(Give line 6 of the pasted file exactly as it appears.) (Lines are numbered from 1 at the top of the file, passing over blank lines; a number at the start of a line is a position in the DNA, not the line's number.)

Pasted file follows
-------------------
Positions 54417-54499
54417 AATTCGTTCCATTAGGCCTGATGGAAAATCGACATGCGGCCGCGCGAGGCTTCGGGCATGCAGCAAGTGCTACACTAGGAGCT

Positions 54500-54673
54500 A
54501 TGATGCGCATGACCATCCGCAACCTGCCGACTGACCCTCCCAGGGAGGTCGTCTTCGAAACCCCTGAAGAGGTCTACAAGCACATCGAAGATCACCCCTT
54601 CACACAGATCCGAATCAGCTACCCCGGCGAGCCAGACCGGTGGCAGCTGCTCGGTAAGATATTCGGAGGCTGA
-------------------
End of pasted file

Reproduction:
54601 CACACAGATCCGAATCAGCTACCCCGGCGAGCCAGACCGGTGGCAGCTGCTCGGTAAGATATTCGGAGGCTGA